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Meghan McCain Is Using Her Platform on The View to Spread Anti-Abortion Misinformation

The hosts of The View had Pete Buttigieg on the show Thursday and Meghan McCain decided to take the opportunity to push some anti-abortion propaganda.

McCain brought up a radio interview Buttigieg did recently that she says “got a lot of play in conservative media and conservative circles.” She quotes him as saying in the interview, “There’s a lot of parts of the Bible that talk about how life begins with breath,” telling him “that is something we can interpret that differently.” She called his statement “pretty radical.”

Pete responded by saying “I’m just pointing to the fact that different people will interpret their own moral lights and for that matter interpret scripture differently. But we live in a country where it is extremely important that no one person have to be subjected to some other person’s interpretation of their own religion.”

McCain then interrupted him to say she was asking about “partial-birth abortion,” which is one of those phrases like “fetal heartbeat ban” and late-term abortion” that were invented by anti-abortion activists with the intention of sounding like medical terms, despite having no basis in the medical reality of abortion care.

McCain insisted Buttigieg say where his “line” is regarding abortion. His response was that “My point is it shouldn’t be up to a government official to draw the line. It should be up to the woman.”

But McCain wasn’t done with the nonsense propaganda. She then asked if he would be okay with a person choosing to “invoke infanticide after the baby was born” which is probably the most ridiculous anti-abortion talking points because if the baby has been born, it’s not abortion and we already have a word for what it is: murder. And guess what—that’s already illegal so I don’t understand the confusion.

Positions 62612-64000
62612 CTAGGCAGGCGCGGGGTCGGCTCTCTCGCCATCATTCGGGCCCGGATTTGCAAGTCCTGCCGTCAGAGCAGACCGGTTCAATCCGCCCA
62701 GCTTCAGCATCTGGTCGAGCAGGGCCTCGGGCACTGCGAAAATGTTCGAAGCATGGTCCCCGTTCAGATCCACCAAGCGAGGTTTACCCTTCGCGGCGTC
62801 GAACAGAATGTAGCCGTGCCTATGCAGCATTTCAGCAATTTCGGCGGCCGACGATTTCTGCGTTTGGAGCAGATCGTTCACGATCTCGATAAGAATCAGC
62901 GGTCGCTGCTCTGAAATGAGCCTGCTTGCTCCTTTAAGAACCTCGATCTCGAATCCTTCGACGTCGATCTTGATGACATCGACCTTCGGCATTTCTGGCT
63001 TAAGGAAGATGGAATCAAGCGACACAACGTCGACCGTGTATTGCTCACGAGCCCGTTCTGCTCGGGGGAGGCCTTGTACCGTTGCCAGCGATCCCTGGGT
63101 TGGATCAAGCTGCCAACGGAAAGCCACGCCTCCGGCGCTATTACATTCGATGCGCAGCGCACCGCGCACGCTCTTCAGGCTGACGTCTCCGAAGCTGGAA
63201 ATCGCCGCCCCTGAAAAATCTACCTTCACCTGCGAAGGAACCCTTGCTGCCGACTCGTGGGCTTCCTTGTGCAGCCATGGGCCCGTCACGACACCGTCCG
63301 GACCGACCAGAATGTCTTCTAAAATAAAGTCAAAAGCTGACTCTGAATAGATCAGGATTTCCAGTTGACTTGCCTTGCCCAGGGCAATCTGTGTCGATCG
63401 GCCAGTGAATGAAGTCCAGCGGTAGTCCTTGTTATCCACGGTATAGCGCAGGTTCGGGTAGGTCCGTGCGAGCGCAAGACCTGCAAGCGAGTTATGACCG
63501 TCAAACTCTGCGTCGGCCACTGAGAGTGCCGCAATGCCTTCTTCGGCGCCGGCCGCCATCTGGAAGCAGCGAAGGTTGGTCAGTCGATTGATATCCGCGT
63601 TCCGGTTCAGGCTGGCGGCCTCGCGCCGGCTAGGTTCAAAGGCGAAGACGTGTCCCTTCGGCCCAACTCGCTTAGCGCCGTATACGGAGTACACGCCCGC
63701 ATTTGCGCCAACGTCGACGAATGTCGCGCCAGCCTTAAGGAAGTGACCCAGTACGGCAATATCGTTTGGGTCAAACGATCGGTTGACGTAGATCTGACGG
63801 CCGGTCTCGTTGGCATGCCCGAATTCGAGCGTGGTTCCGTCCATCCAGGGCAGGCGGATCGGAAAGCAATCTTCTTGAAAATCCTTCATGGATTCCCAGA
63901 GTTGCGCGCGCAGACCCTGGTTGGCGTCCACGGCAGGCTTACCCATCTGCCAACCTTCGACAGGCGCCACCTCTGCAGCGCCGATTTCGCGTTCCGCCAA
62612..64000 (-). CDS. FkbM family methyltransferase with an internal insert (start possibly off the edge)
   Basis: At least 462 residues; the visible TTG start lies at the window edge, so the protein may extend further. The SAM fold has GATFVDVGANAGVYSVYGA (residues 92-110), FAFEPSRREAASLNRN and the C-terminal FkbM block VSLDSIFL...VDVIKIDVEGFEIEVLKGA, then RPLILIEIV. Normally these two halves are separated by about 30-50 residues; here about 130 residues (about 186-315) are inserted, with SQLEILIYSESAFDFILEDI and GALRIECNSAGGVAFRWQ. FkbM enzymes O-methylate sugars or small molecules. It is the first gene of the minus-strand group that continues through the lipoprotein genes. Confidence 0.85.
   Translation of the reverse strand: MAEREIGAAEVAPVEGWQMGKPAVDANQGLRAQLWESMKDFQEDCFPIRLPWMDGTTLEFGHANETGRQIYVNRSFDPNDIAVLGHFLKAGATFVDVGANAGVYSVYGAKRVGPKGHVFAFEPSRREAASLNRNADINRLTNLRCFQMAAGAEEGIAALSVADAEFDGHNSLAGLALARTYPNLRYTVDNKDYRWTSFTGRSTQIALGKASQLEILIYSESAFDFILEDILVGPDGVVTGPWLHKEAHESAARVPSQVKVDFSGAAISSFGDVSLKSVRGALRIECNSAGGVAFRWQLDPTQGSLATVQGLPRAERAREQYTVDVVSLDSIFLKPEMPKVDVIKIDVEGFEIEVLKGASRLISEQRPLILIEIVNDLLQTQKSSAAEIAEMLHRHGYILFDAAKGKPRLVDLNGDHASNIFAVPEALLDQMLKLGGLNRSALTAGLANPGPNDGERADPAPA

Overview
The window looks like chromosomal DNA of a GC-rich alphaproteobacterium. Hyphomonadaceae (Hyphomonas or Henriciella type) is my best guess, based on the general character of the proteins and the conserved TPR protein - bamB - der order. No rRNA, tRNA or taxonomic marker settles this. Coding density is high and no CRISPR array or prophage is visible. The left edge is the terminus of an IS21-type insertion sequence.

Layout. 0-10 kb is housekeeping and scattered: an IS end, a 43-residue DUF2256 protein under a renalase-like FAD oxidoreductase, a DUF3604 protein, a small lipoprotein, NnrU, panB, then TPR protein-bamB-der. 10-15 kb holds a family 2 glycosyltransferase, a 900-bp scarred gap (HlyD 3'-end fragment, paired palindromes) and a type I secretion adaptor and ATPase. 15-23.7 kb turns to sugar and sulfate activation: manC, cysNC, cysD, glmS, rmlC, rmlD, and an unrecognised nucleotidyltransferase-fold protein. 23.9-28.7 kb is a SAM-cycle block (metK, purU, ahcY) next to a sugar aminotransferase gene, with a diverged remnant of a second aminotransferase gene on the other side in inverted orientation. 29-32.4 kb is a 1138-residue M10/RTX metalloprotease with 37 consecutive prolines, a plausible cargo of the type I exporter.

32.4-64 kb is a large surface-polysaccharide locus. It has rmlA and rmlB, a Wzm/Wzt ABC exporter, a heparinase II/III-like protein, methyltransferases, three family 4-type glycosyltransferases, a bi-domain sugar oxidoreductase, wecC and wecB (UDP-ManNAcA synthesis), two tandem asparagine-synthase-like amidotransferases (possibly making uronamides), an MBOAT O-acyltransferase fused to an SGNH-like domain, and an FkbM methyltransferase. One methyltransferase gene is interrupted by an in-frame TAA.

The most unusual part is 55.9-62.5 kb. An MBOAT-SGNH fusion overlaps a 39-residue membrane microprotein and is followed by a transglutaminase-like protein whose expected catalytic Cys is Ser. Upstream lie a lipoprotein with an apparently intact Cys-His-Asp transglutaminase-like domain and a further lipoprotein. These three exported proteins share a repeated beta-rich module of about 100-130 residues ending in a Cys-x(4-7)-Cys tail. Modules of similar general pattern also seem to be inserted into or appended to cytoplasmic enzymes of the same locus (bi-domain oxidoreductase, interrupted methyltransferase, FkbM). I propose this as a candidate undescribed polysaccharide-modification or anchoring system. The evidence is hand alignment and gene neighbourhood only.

Pete does, at least, treat McCain’s statement as the gibberish that it is. He responded by asking “Does anyone actually think that’s what these cases are about?” Unfortunately, the answer is yes. These non-medical terms have been terrifyingly effective in evoking strong emotions while eclipsing actual science. Anti-abortion groups have been succeeding in convincing large swaths of the general public that later abortions are the result of a pregnant person just casually deciding they don’t want to be pregnant anymore after, like, eight months. In reality, that’s never what these cases are about.

I’ll let Pete explain. (And his answer is so good, I’ll excuse his use of “late-term,” just this once.) Here’s what he said to McCain:

Think about the situation. If this is a late-term situation, then by definition it’s one where a woman was expecting to carry the pregnancy to term. Then she gets the most, perhaps, devastating news of her life. We’re talking about families that may have picked out a name, maybe assembling a crib and they learn something, excruciating, and are faced with this terrible choice. And I don’t know what to tell them, morally, about what they should do. I just know that I trust her, and her decision, medically or morally, isn’t going to be any better because the government is commanding her to do it.

She still didn’t get it. She rolled her eyes at the audience’s applause and said that his answer was as “radical” as she expected. Since he didn’t “back down” from his answer, she told him it was going to hurt him with “people like me.”

And yes, lots of conservative figures and anti-abortion groups are out on Twitter framing this as “Buttigieg won’t condemn infanticide!” And I’m sure tons of their followers will believe them.

But by “people like me,” I can only imagine McCain means people who were never going to listen to his thoughtful, empathetic answer in the first place and were always going vote for Trump no matter what, no matter what Buttigieg had said. So he may as well stand his ground on issues like this.

McCain has said a lot of awful things from her seat on The View but at this point, it’s just irresponsible of the show and of ABC to continue to give her this platform.

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Vivian Kane (she/her) has a lot of opinions about a lot of things. Born in San Francisco and radicalized in Los Angeles, she now lives in Kansas City, Missouri with her husband Brock Wilbur and too many cats.